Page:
Sun presented all day yesterday at work. I attended the session on desktop Java. So far as I can tell, the key changes are better windows integration (don’t care), an effort to get vendors to preload the JRE on both windows and linux, and a wizzy new demo app that makes heavy use of J2D to look a bit like a Mac OS X widget with lots of translucency, fades, throbs, and visual effects lifted right off of OS X.
I will say that the demo app was pretty, but having written swing and J2D in the past, I know how much work went into that app and I shudder at the level of effort it would take the average developer to replicate it. Most of the UI elements are not in the standard Swing package and are custom widgets making use of Java 2D graphics. Those that are swing widgets have been subclassed and had their rendering code replaced with some fancy hollywood quality graphics.
The NetBeans GUI builder (Matisse I think) was also shown. It looks so-so and it uses code generation which naturally makes it nearly useless.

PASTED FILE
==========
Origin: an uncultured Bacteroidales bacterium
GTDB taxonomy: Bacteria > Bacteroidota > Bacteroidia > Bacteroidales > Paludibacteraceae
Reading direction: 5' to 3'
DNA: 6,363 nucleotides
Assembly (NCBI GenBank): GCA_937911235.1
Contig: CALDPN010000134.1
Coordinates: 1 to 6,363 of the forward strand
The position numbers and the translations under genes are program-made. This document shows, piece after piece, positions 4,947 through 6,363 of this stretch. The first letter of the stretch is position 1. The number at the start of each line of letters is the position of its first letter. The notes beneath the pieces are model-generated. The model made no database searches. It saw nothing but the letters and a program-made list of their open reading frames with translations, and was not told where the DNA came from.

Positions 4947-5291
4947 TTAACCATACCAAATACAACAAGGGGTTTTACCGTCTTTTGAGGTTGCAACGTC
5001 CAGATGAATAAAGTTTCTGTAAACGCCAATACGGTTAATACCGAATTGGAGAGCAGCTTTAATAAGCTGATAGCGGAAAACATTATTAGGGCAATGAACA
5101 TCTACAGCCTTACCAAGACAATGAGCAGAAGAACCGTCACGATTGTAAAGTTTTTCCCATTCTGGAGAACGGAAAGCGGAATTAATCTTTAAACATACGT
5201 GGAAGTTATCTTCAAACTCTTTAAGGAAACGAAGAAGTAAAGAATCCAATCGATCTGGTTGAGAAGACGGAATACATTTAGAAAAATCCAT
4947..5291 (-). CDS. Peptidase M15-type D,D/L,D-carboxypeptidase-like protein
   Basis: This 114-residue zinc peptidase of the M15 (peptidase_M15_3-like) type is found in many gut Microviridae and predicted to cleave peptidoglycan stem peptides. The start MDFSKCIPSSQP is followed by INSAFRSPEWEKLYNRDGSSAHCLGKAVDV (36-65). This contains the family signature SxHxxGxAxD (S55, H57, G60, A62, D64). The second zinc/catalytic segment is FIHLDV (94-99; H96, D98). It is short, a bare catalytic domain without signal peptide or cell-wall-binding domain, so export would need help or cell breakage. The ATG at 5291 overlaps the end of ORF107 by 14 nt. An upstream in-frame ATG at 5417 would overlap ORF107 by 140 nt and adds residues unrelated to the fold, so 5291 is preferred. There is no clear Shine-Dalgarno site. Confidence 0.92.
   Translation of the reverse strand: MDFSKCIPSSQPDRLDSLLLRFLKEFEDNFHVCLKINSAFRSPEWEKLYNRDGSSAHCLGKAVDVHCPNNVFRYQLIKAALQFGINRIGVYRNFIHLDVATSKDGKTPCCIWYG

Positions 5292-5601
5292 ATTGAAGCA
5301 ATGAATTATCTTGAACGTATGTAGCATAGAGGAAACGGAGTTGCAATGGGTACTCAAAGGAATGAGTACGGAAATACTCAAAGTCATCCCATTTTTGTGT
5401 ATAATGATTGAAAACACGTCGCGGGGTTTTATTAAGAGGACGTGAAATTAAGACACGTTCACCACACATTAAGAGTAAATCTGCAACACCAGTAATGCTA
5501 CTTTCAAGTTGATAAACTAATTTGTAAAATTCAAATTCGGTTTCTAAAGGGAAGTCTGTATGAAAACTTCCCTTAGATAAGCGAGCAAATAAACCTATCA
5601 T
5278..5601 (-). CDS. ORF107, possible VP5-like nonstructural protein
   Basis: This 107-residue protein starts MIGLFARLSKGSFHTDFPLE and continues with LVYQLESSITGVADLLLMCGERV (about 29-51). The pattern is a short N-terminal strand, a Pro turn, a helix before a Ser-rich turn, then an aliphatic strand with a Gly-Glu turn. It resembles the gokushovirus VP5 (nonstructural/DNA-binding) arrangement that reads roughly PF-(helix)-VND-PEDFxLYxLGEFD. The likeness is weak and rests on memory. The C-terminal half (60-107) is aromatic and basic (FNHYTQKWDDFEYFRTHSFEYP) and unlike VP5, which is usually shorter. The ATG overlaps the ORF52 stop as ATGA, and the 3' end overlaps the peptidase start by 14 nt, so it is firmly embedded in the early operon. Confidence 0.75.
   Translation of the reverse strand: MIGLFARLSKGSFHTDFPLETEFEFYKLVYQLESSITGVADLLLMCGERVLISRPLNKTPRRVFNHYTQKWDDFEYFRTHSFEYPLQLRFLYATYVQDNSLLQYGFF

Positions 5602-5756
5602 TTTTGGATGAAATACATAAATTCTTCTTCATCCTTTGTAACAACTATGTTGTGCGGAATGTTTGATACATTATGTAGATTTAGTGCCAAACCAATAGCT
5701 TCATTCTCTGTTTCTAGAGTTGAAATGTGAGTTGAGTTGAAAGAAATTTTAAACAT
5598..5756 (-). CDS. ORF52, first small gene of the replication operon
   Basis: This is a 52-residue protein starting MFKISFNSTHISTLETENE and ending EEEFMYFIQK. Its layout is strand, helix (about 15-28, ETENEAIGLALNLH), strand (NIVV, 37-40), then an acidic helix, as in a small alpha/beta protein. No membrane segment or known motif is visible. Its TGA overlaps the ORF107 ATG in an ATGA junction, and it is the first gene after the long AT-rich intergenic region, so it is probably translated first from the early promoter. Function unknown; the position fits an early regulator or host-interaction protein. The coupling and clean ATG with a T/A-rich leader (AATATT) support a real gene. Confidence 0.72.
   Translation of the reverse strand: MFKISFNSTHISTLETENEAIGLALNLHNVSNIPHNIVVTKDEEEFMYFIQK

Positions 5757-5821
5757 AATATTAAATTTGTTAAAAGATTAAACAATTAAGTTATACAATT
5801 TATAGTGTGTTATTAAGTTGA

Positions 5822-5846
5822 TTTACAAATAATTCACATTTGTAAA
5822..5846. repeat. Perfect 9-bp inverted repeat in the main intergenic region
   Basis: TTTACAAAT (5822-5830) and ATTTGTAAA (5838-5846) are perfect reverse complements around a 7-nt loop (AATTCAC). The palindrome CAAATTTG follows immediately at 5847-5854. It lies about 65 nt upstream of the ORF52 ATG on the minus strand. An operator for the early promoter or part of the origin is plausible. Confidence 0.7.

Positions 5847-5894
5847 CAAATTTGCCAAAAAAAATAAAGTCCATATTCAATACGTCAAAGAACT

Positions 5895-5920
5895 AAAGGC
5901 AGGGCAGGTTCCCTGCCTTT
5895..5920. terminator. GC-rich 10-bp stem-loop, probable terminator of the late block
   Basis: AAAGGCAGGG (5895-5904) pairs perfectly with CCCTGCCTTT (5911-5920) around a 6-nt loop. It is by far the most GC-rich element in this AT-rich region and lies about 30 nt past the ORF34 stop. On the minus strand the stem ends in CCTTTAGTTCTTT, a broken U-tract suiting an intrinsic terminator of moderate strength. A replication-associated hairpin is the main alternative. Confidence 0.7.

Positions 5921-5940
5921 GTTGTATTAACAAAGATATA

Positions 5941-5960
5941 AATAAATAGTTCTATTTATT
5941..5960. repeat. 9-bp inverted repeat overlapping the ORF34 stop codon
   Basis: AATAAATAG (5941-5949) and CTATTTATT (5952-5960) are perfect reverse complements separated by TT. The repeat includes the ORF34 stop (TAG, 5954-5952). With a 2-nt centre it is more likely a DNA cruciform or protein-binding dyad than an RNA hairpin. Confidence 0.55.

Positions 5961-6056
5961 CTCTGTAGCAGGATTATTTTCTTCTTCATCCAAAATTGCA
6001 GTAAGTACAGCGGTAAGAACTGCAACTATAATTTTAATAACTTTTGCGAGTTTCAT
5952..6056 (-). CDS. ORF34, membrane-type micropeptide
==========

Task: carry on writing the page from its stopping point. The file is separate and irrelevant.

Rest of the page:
The Q&A was also rather brutal with one attendee asking “why does it take 10 pages of code to replicate what I can do in six lines of HTML?” Their answer – they are working on a new app framework to hide the complexity of the Swing framework. Hello? Why isn’t the first framework simpler? Abstracting a framework behind a framework is excessive. No wonder the thing crawls at times.
My question/comment was to suggest that they bail on code generation and focus on the real pain point. Intelligent default sizes for widgets. For example, I constructed a standard outlook-style browser with a vertical split pane that has a scrolling list on the left and content area on the right. If there are no items in the list, it initially displays at something like 4 pixels wide. If I populate it with items first, it displays at a reasonable initial size.
So, under what circumstances does Sun imagine I might want a 4-pixel wide list? If I did want one that narrow, what are the odds that I’d want it to expand to 100 pixels when I added data? I’d say that Swing remains a nightmare framework of poorly chosen defaults, code generation gui builders, and ugly rendering. It can be improved with Java 2D rendering, but at that point, you might as well write all your own widgets as its not that hard to do raw mouse/keyboard event tracking.
Once again, Sun spends vast amounts of time, energy, and cash gazing at their navels instead of simply adopting proven solutions.